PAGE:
‘This is Real’ was the first song I wrote for the project so it felt natural to release it first. The song styles develop throughout the release schedule. The next track I release is one of the heaviest. The ‘Hella Good’ cover was a last minute decision in the studio, we had a spare day booked so we went for it. We picked the cover, built the song and recorded the vocals and guitars all in a day. I came back to re-do some of the chorus lines but we kept all of the original demo tracked vocals for the verses because they just sounded fun. We felt the song resonated with the dark tone of the project and we knew we could do the track justice with our own heated version. I wanted the song to sound fresh and unique while still capturing the attitude of the original.

Spending time on the Gold Coast seems to have played a role in igniting your creativity for ALTERJOY. Can you describe how your environment influences your music and artistic vision?

I travel a lot for work with my film company Headstrong Films so I’m always finding inspiration in far away places. Last year I did Portugal, Malaysia, USA, Japan and England. It’s great to venture out of Australia and take a small glimpse at life outside of the bubble. I also love coming up with song ideas while in transit. Lot’s of long flights and time abroad to work on lyrics and write music. 

With social media playing such a significant role in society, “Better Make A Move” touches on the theme of prioritizing status and wealth over human connection. How do you navigate social media as a musician, and do you see it as a tool for connection or a potential hindrance to genuine connection?

It can be a great tool to connect, it really depends on the intent behind it. Social media stands as the ultimate platform for networking, promoting music, and ensuring your voice is heard. More now than ever, unknown artists are going viral without any ad spend, PR or marketing. But that’s the killer, I’ve spent more time working my social media roll out than I have in the studio creating music. It’s easy to get caught up in it and get lost in the sheer amount of content. There’s even an industry of creators teaching people how to create the perfect TikTok video and still everyone is just competing for the attention. I feel the time spent creating throwaway content for social media takes my attention away from my family and friends. I’m not pointing the finger in my lyrical message, I’m just observing the society we are living in and taking notes. It’s important for me to always come back to my ‘why’, which is connecting with like-minded people through music and staying grounded in that.

How do you balance the personal introspection evident in your music with the desire to connect with and entertain your audience?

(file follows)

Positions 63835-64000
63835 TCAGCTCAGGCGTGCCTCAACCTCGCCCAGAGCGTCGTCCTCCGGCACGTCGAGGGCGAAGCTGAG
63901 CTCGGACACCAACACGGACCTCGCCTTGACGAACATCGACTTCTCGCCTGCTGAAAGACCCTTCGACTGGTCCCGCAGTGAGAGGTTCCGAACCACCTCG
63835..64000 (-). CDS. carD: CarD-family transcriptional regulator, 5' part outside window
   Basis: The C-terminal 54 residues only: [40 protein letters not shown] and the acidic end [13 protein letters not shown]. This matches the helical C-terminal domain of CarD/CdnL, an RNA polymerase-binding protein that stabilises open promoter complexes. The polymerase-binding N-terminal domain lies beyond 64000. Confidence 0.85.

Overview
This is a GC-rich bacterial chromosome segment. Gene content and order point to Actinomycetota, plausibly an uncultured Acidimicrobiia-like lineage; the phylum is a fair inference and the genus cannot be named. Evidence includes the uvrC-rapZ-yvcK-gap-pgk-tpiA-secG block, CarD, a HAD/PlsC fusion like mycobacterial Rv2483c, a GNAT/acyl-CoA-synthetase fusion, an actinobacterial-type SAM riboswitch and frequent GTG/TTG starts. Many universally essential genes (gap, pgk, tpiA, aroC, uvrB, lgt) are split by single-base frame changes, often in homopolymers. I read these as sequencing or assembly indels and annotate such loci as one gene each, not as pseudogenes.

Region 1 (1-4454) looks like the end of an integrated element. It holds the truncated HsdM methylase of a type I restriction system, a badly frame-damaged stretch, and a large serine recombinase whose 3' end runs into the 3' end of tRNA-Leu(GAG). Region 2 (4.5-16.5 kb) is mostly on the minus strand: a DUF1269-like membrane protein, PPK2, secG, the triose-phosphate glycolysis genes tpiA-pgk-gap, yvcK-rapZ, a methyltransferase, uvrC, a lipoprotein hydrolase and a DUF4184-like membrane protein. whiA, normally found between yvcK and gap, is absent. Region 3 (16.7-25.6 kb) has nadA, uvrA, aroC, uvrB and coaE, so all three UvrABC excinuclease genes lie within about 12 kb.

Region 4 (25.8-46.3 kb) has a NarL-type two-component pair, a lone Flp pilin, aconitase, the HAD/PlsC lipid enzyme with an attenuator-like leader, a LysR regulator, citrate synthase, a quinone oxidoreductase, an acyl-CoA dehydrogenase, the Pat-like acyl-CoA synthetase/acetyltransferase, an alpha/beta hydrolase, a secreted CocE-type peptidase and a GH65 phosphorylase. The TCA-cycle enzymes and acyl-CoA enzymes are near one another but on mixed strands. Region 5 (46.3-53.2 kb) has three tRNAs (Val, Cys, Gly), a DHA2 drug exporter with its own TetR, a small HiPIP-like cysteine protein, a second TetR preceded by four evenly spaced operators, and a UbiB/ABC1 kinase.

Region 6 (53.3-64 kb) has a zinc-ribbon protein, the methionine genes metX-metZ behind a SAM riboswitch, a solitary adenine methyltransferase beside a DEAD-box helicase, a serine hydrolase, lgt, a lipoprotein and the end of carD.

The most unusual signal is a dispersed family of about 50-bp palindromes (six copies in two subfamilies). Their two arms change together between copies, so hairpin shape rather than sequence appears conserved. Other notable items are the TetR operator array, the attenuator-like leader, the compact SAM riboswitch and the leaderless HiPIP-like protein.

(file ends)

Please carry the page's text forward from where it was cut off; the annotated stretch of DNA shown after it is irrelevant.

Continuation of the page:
I love creating, I always have. I film and edit most of my own music videos and social clips, I do the same for TDC. I want people to see my videos and hear my songs, it’s part of the creative process. Build something special and let it free into the world.

I believe that most people can relate or take something away from the lyrics. Whether it’s the direct message or maybe their own interpretation of the lyrics. I’ve always written the main hook of a chorus to feel open to interpretation and easy to absorb, as everyone has their own story. “Now you’ve learned to play the game” can relate to a number of things: Pursuing a toxic relationship, working your life away in a dead end career or losing yourself in a broken social system. I want the listener to feel something when they hear that line… Then they’re hit with the cold hard truth: “You’ll die up on that hill”.

I feel reflection and self awareness are important rituals in my life. It’s good to stop, observe and understand the world we’re living in. I’m very aware that social media is a powerful tool that we will continue to benefit from. We just have to ask ourselves the question  of ‘why are we using it? Is it serving us and do we really need it to thrive as humans? Are we just trying to go viral for self fulfillment or are we trying to make real connections with people, fans and share music?

“Better Make A Move” is described as a rock tune at its core but incorporates elements from various genres. How do you see ALTERJOY’s sound evolving in future releases, and are there any specific genres or styles you’re eager to explore further?

The next few single releases will be a journey that may surprise fans. There’s a mix of industrial metalcore, drum & bass, techno and synth pop musically. Vocally, I’m leaning into pop, hip hop and rock. I’m starting to find more depth and substance in pop music; what really makes a great modern vocal hook. 

At this stage of the project, I’m casting my web fairly wide before I refine my sound on future releases. 

Can you walk us through your live performance setup for ALTERJOY? How do you translate the intricacies of your studio recordings into a compelling live experience?

I plan to establish this brand online and develop a catalog before stepping onto the stage. Once I do, it will be a three-piece act featuring a drummer playing live drums and percussion elements on pads, a guitarist, and myself leading the project on vocals and a keys/pads setup.

Looking ahead, what can fans expect from ALTERJOY in terms of upcoming music releases or projects, and what goals do you have for the project in the near future?

I’ll be releasing new ALTERJOY music regularly for the foreseeable future while still writing and performing with my band ‘The Daily Chase’. This project started as a creative outlet and has turned into something really fun that I can nurture, build and appreciate.